MANILA - The peso showed renewed weakness on Tuesday and came away from a full day’s trading 21 centavos weaker to 44.815 at the Philippine Dealing & Exchange Corp. (PDEx), the local currencies market.
Analysts viewed the peso’s weakness as a one-off event unlikely repeated for the long haul but some expressed concern its proximity to the psychologically important P45 per dollar level betrays a more fundamental problem.
The local unit surrendered some of its value to the strengthening US dollar and erased all gains from the previous day’s trading as it closed to a new three-year-low on Tuesday.
Data from PDEx show the peso immediately weaker at the opening minutes to P44.66 from P44.55 per dollar on Monday.
The local unit would end the day 21 centavos weaker than the previous day’s close of P44.605, its lowest since September 2, 2001 when the peso hit P44.96 per dollar.
Total traded volume stood at only $771.1 million, comparably higher than traded volume the previous day totaling $591.6 million.
A local bank executive said the peso was “soft diving” in recent days as a direct consequence of that period of monetary easing in the United States, the country’s largest trading partner.
The US Fed, boosted by more recent data showing the world’s largest economy gaining still more strength based on employment and similar leading indicators, was seen to begin unwinding so-called quantitative easing (QE) measures it adopted six years earlier.
As a result, analysts and executives at Security Bank, for example, anticipate the peso to trade at an average rate of P44 to as weak at P45 per dollar this year.
“Soft diving is a reaction to developments abroad, particularly the US unwinding of its quantitative easing regime,” Eduardo Olbes, executive vice president at Security Bank, said.
Analysts at the Development Bank of Singapore previously said the current weakness of the peso should only be temporary and the exchange rate could push back to P43 per dollar around April this year, if not sooner.
DBS took a long look at the region’s currencies market and concluded that the local unit would likely trade higher to around P43.60 per dollar at the end of the current quarter.
Even the Bangko Sentral ng Pilipinas expressed the buoyant view the local unit was bound to strengthen over the near term, given the country’s continued success at boosting the external sector while keeping the discipline needed to achieve a sound fiscal and monetary regime in place.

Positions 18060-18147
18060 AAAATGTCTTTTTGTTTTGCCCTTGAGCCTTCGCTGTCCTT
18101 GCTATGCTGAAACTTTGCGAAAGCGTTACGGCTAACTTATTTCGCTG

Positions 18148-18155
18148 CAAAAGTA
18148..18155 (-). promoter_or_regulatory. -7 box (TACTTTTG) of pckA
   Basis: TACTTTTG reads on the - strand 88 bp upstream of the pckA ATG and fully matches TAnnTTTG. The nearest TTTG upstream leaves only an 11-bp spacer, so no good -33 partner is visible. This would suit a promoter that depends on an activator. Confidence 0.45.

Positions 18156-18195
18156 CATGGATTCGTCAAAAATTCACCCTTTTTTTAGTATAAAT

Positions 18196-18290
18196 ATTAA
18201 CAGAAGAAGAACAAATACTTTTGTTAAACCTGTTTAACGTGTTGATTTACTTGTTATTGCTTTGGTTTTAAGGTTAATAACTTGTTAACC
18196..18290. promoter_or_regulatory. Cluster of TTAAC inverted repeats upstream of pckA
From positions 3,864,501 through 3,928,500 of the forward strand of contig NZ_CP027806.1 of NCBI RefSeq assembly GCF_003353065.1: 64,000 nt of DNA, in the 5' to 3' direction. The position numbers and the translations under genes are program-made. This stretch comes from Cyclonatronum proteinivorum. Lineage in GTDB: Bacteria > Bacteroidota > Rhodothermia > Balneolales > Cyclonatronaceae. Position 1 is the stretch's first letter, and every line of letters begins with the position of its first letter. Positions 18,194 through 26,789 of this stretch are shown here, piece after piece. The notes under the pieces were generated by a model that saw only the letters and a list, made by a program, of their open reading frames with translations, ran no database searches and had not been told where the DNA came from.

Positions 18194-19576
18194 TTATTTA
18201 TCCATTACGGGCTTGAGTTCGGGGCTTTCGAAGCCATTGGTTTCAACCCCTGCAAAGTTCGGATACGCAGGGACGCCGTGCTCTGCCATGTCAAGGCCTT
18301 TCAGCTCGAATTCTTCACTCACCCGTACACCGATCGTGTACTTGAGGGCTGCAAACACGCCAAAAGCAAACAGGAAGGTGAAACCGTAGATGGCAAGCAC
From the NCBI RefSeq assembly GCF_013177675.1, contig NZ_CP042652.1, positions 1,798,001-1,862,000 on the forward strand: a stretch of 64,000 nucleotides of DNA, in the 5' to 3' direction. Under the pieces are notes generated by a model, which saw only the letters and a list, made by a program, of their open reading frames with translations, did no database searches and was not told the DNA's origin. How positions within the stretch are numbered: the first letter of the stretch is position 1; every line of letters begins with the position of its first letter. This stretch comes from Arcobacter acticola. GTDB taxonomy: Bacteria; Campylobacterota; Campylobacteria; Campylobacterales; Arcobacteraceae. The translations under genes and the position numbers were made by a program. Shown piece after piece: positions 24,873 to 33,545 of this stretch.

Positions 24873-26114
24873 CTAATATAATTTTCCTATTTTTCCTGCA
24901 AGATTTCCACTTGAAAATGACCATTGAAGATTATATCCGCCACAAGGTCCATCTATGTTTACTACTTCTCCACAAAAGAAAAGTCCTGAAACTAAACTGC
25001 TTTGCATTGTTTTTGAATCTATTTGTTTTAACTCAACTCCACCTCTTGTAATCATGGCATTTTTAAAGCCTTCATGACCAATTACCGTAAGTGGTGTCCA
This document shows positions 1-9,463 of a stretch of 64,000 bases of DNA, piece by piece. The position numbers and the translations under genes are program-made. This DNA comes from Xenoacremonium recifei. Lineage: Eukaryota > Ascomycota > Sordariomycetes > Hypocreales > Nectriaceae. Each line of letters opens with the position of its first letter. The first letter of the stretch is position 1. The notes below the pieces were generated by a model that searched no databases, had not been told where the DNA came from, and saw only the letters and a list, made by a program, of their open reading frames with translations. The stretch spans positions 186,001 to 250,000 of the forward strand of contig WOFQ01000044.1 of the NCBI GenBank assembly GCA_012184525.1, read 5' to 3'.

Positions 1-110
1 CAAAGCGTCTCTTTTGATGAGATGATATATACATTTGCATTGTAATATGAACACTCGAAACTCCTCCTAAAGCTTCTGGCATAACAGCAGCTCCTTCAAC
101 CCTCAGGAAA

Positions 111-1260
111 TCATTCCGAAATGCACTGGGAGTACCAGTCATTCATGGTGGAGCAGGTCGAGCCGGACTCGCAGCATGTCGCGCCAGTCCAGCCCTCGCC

Deputy BSP Governor Diwa C. Guningundo said, for example, the peso might be expected to gain more strength as a matter of course, based on data involving the foreign-currency earnings of some 10 million overseas Filipinos and the balance of payments, which continue to be in a state of surplus.
“Directionally, we’ve been telling that remittances will continue to be strong and supportive of the balance of payment,” he said of money sent home by overseas Filipinos totaling $20.5 billion in only 10 months of 2013.
Such foreign-currency earnings help push consumption activities and boost overall growth measured at the gross domestic product (GDP) seen exceeding 7 percent in 2013.
Chief Market Strategist of Banco de Oro (BDO) Jonathan Ravelas said positive news from the US – the world’s largest economy and the Philippines’ major trading partner – more than offset any positive sentiment for the peso brought about by the news on the Philippines’s rising gross international reserves (GIR) and the expected surge in remittances
Ravelas cited the persistent weakness of regional currencies, the improving outlook for the US dollar due to the recovering economy of the United States and the taper fears as the main issues that ruled market players’ sentiment in the foreign exchange trading on Tuesday.
“These issues seem to dominate the news in the near-term, causing any peso strength as an opportunity to accumulate,” Ravelas said in a text message to the Business Mirror.
Likewise, Bank of the Philippine Islands (BPI) Associate Economist for the financial markets group Nicholas Antonio Mapa said the peso would continue to face weakness as the ‘dollar reigns supreme with the Fed taper underway’.
Mapa also said that the US dollar strengthened over the peso on Tuesday as corporates, like oil companies, took the opportunity to buy and secure dollar requirements after the slight appreciation on Monday.
“Corporates decided to buy up as much dollars at current rates, given that the overall outlook is for a strong US dollar in the near-term,” Mapa said in an e-mail to the Business Mirror.
Mapa said that while the peso may see ‘brief spells of correction’ such as what happened in Monday’s trade, the US dollar story appears to be intact.
BDO’s Ravelas likewise said that the peso is at a risk of entering the 45-territory but is possible to appreciate to P43.50 to 44 against the US dollar toward the second half of the year.
“Players should take cue from movements in the yen and other currencies. But sooner or later players will see that these weakness is temporary and may still have a chance to appreciate in the second half of 2014 possible towards 43.50 to 44 levels,” he said.
The local currency entered the 44-territory early December after the US released a series of positive data on its economy. Markets were likewise rattled when the US Federal Reserve announced in mid-December that they will start cutting down their stimulus by $10-billion monthly.
The government’s official assumption for the local currency is to average trading at P41 to 44 against the US dollar for this year.
The Bangko Sentral ng Pilipinas (BSP) likewise assured markets earlier that they are prepared to intervene in the market if foreign-exchange rates become excessively volatile.